Transitions bring calmness to the mind: In these moments of natural transition, the mind is calm, centered, or balanced. There is a sense of inner peace, as if the mind wants to do nothing but be in meditation. For most of us, unaware of this transition, we force ourselves to stay with the matters at hand in the external world during these moments, possibly thinking we are just sleepy. Once you are aware of this natural shifting, it can provide a time to take just a minute for yourself to enjoy the inner stillness. It is as if nature is giving us a free meditation from time to time.
Sandhya, the wedding: The union or balancing of Ida and Pingala is like a marriage. It is the wedding of sun and moon, night and day. This wedding is called sandhya, and like with a marriage, is a time of great joy, only this is a meditative joy. In this wedding even the mind and the breath are joined in a happy union. Later, the wedding is of jiva, the individual soul, and brahman, the absolute reality, turiya, the fourth state.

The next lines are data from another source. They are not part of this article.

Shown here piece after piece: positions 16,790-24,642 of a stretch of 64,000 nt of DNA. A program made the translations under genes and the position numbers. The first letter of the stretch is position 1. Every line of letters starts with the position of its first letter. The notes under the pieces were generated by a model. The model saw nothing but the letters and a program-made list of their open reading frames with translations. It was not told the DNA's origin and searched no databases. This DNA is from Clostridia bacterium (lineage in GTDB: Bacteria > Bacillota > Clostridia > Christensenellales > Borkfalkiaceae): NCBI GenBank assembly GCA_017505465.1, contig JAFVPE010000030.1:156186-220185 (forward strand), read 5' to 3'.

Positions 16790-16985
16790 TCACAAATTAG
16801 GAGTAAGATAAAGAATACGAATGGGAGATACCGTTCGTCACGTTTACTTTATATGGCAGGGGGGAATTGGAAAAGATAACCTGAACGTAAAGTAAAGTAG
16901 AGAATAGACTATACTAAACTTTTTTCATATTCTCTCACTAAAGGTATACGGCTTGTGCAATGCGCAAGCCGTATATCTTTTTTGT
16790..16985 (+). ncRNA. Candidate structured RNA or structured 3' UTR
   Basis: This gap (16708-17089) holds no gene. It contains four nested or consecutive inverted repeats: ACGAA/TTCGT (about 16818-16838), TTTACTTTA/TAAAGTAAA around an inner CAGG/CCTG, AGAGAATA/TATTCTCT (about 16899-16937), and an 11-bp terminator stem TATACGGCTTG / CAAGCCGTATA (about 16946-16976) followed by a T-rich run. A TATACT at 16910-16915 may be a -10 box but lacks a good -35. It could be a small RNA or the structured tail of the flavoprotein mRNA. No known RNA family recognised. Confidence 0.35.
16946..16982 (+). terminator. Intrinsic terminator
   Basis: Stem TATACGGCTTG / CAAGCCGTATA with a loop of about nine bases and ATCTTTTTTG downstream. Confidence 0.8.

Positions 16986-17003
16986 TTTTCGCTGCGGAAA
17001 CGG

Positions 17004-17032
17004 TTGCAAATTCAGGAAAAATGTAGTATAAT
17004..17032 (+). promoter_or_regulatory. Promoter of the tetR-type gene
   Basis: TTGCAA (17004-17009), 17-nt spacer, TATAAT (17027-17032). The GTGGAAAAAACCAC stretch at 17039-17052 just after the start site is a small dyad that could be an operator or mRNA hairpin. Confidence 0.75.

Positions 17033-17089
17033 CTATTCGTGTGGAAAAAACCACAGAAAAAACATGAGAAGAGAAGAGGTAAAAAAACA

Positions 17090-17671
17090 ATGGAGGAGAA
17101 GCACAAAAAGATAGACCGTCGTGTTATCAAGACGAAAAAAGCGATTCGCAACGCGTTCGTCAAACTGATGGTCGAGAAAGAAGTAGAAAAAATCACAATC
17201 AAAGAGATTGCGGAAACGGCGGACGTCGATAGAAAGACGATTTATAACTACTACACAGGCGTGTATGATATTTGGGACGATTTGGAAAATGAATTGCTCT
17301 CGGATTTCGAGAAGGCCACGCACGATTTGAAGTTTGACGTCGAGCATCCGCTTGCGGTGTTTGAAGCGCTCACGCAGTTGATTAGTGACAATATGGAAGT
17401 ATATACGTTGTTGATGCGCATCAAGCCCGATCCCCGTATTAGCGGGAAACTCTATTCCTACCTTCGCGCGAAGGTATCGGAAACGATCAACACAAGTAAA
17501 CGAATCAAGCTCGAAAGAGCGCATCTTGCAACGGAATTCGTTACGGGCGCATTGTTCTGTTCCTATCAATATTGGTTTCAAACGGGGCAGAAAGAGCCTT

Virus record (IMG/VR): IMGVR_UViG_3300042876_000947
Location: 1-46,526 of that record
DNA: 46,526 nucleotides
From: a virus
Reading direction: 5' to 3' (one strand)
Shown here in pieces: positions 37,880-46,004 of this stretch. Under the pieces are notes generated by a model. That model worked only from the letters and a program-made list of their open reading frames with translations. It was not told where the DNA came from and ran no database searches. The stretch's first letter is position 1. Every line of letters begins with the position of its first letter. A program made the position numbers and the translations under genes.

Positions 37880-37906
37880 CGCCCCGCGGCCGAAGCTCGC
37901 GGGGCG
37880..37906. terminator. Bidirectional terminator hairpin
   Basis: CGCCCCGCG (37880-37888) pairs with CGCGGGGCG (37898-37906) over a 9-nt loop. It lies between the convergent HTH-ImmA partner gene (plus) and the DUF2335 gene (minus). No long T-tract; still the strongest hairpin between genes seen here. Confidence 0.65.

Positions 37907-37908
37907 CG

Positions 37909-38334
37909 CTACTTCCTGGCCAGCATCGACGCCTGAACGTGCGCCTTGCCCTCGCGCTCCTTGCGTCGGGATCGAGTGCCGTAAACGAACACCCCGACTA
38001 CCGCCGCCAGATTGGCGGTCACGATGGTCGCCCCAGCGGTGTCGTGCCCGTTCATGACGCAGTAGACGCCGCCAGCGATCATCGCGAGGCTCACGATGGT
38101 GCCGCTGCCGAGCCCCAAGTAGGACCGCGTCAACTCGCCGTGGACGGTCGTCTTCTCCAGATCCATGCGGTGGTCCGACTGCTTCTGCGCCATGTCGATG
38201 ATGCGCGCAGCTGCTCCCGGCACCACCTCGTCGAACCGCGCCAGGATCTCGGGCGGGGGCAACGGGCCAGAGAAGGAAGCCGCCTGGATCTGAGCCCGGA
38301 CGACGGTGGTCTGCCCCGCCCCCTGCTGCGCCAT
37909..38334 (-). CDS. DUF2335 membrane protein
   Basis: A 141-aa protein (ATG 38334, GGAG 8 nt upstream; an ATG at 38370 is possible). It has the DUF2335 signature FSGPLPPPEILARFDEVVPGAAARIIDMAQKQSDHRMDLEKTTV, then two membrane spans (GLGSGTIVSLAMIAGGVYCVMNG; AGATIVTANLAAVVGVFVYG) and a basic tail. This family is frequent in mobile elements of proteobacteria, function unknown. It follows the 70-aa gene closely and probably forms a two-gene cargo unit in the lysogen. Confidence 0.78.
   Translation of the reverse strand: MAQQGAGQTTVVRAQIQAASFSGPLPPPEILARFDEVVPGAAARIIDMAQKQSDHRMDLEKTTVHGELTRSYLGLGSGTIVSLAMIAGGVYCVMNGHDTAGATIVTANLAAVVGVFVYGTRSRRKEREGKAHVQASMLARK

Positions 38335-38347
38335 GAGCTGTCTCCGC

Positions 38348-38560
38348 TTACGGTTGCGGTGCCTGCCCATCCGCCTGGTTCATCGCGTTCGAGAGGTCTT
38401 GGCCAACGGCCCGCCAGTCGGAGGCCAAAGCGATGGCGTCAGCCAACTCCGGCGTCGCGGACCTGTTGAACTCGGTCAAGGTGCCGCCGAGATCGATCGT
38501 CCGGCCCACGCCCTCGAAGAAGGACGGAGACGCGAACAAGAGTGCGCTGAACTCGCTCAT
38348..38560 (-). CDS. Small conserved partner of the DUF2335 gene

Beginning of joy in meditation: This balancing of Ida and Pingala, and causing Prana to flow evenly, this wedding of sun and moon, is the real beginning of joy in meditation. All of the other practices up to this stage are to bring this state of peaceful mind, from where the real practice of meditation begins. From this point, meditation is a joy, not a discipline. For, why would anybody have to cultivate discipline to do that which is only bringing joy?